“No please, don’t kill me,” Snowy said. A large group of people in the cafe were now staring at them.

Sweet reached over to the guy who had his hand inside his pocket and stopped him from pulling out his shooter.

“Not here,” Sweet said, “we get this motherfucker the next time.” And then to Snowy, “Consider this a stay of execution. But don’t forget, you’re on death- row, bitch. I’ll be seeing you real soon.”

The two heavies lead the way out with Sweet close behind. The crowd of onlookers watched as Sweet exited then they looked over to the sickly looking man left sat at the table. A terrible realisation came over Snowy. This was it, his number was finally up. If the cops threw him in jail now he would be no better off than if they let him loose on the street, Sweet would get him eventually. Even though he didn’t die today, he was dead tomorrow.

“Fuck it,” Snowy said. He pulled his gun out of the back of his trousers and ran out the door after Sweet.

The sound of gunshots rang out inside the surveillance van like a hammer hitting a steel drum. O’Neil and Sanchez came charging out, guns at the ready. They spotted the bullet ridden Hummer and the two dead guys in the front - one hunched over the wheel with half his face blown off, the other sitting upright with multiple holes in his chest. Their man Snowy, standing there with his gun pointing at the cowering figure of Sweet on the floor.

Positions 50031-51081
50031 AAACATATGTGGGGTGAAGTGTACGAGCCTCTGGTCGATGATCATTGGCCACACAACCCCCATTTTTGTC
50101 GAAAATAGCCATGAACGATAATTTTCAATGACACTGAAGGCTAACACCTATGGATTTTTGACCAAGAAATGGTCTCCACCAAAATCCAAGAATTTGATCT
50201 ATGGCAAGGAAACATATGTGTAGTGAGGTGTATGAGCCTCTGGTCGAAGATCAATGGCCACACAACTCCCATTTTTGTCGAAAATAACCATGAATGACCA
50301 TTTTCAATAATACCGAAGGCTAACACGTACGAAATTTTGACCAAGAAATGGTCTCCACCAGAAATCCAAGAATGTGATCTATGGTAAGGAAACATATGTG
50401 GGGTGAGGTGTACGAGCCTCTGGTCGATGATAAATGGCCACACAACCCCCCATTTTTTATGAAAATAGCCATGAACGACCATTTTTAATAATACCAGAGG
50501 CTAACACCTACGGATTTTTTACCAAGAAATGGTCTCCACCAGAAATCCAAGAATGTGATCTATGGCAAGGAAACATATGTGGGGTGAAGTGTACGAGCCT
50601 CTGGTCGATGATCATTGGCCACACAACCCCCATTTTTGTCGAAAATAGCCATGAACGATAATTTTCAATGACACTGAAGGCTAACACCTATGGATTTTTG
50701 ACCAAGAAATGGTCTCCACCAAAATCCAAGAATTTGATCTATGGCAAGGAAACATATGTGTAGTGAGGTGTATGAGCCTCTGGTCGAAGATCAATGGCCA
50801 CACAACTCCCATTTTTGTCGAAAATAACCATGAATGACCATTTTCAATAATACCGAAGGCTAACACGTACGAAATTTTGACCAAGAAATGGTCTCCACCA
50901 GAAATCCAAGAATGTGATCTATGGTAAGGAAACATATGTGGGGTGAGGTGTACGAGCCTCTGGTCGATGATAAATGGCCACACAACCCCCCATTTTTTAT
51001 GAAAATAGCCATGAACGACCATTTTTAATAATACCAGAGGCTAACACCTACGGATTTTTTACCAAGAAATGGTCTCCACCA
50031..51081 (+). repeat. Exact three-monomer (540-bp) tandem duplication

“Put down the gun Snowy,” O’Neil said, his partner slowly circling to the back of the shooter.

“I let this guy go, I’m a dead man,” Snowy said.

“You shoot this guy, I will put bullets in your fucking head,” O’Neil said. “Drop your god dam weapon, now!”

“What are you waiting for?” Sweet said to the detectives. “Just shoot the motherfucker.”

“Shut up sweet,” O’Neil said.

“Yea, shut up Sweet,” Snowy said, and pulled the trigger.

The bullet hit Sweet in the chest, laying him out on the floor. Sanchez shot Snowy in the back of the head; he fell forward and landed on Sweet.

“Son of a bitch,” O’Neil said. Stalking up and down the car park, he could only imagine how this was going to look when he was sat in front of his Sergeant tomorrow morning.

Suddenly, Sweet began coughing and moaning in pain; he pushed Snowy’s body off him and got to his knees. Taking off his suit jacket and shirt, he revealed a bullet proof vest with a single dent in the centre.

“You gotta be fucking kidding me,” O’Neil said.

 

 

My name is David Gilbert and I am 35 years old. I live in Coventry, England. I have been writing short fiction ever since I was a school boy. I made the decision earlier this year to concentrate on my craft entirely by switching to part time employment to free up the time needed to commit to writing. My favourite genre is crime fiction, and my favourite authors are Elmore Leonard and George V. Higgins. I am a self-confessed film geek, and I try to emulate a cinematic style in my writing.

 

Sign Up for Short-Story.me Info!




Featured Stories

Written by: Saul Greenblatt
Art and Amy Rollins drove along a desert road in the southwest.  “There’s something serene about the desert.  I love... Read more..



Buy Featured Story Placement